The biggest innovation was the motorcycle frame line and design. It was basically a “factory cafe racer”, with a very characteristic and small bikini fairing. The commentators described it as “just about big enough to keep the ignition key out of the slipstream”. Motorcycle line was also super straight – tank, seat and a triangle behind the engine – all were very good looking. A signature frame of Tonti, introduced in 1967… setting his stamp on many models after, up to modern releases.
They got everything right – both the styling and the performance. But they wasted a couple of years, waiting for Benelli Sei lose to the competition miserably (inline six’s battle – Honda CBX, Sei vs Z1300) – different story.
The road version had a 90 degree V2, two valves per cylinder, air-cooled 844cc engine, that produced 80 bhp at 7300 rpm. Compression ratio was 10,2:1. 5-speed gearbox with shaft drive allowed the top speed of 209 km/h. Exhaust designed by Lafranconi was very quiet. You can’t say that about the intake – where 2 Dell’Orto carbs were powered by factory velocity stacks. Some riders mentioned that they keep feeling like their knees were being sucked into the engine.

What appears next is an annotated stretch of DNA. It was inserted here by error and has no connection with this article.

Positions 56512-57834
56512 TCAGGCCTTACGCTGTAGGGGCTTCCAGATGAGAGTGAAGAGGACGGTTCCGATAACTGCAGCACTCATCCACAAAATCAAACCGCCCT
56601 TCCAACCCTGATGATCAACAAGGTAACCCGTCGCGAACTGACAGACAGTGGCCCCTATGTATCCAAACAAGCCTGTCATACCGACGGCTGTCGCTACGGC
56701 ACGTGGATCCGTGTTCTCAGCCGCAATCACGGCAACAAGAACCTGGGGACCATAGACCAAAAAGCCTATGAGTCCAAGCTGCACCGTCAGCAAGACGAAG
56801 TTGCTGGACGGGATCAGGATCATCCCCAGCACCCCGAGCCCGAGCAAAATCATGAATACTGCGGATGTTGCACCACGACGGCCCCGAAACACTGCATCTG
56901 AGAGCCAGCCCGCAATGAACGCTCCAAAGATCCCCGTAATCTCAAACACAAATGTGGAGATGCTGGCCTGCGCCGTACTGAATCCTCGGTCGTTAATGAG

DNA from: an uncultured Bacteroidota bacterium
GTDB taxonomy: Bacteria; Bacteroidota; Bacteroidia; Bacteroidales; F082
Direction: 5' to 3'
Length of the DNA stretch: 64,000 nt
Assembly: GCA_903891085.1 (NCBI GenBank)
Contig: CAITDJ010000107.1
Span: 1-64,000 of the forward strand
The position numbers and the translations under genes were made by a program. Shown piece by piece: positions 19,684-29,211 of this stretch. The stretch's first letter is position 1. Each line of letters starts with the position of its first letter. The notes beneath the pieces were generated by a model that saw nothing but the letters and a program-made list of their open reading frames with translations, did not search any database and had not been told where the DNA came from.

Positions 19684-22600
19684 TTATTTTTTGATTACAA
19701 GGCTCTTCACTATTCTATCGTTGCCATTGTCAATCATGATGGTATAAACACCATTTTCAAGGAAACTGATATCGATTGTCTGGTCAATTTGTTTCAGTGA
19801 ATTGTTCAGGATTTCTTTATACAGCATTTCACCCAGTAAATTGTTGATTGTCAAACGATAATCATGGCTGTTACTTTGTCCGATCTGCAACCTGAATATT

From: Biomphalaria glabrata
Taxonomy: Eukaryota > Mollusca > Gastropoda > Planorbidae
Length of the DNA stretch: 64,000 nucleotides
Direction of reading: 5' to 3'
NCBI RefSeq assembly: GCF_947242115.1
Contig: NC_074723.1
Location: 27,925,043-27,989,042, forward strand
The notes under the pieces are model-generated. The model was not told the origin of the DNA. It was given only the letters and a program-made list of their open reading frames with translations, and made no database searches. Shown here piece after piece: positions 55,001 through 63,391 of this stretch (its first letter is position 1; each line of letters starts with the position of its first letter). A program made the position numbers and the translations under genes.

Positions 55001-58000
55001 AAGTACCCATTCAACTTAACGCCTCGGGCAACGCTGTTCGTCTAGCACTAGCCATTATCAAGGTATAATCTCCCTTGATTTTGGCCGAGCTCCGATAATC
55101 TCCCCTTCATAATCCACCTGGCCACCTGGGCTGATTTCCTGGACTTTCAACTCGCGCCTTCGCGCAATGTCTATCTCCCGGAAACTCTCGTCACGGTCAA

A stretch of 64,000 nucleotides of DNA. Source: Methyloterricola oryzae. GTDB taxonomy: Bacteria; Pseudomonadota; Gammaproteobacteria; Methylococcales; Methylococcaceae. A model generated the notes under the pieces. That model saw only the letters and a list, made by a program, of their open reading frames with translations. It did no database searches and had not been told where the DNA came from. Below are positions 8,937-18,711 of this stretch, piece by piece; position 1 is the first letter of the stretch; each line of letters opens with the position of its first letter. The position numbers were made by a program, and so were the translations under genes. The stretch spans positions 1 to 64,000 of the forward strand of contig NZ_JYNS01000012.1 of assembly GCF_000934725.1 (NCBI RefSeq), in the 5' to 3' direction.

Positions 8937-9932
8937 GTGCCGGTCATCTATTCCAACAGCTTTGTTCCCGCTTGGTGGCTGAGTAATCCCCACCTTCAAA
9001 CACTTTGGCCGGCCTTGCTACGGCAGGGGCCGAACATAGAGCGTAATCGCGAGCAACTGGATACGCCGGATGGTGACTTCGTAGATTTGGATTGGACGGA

Anyone who had a chance to try a Moto Guzzi motorcycle, knows that due to having a longitudinal engine, with a heavy flywheel and a shaft drive – the bike feels like it’s twisting sideways with a blip of a throttle (BMW R-series riders know the feeling best). You either like it or not, but You can’t deny the bike its character.
Le Mans was fast. Cruising fast, not racing fast. While driveability was way better than the 750cc predecessor, the engine was smoother, delivering the power in a civilized way from the mid-range. Quarter mile figures, unfortunately, were a little disappointing. While the competition was often accelerating faster, where Moto Guzzi showed it’s capability was high-speed cruising. The chassis didn’t have any problem with stability at high speeds, where Japanese bikes started to feel uncertain. The suspension was stiff and capable of handling the weight.
The braking system was twin 300mm Brembo front discs and a single 242mm rear disc. What Moto Guzzi was known for was the integrated type of brake operation. Handlebar brake handle operated the front right brake, while the foot operated both left front brake and the rear one. The reason for that was Moto Guzzi’s tendency to lock the rear wheel while braking. Wheels were 18 inches – both front and rear. The tank had 22.5 litres capacity.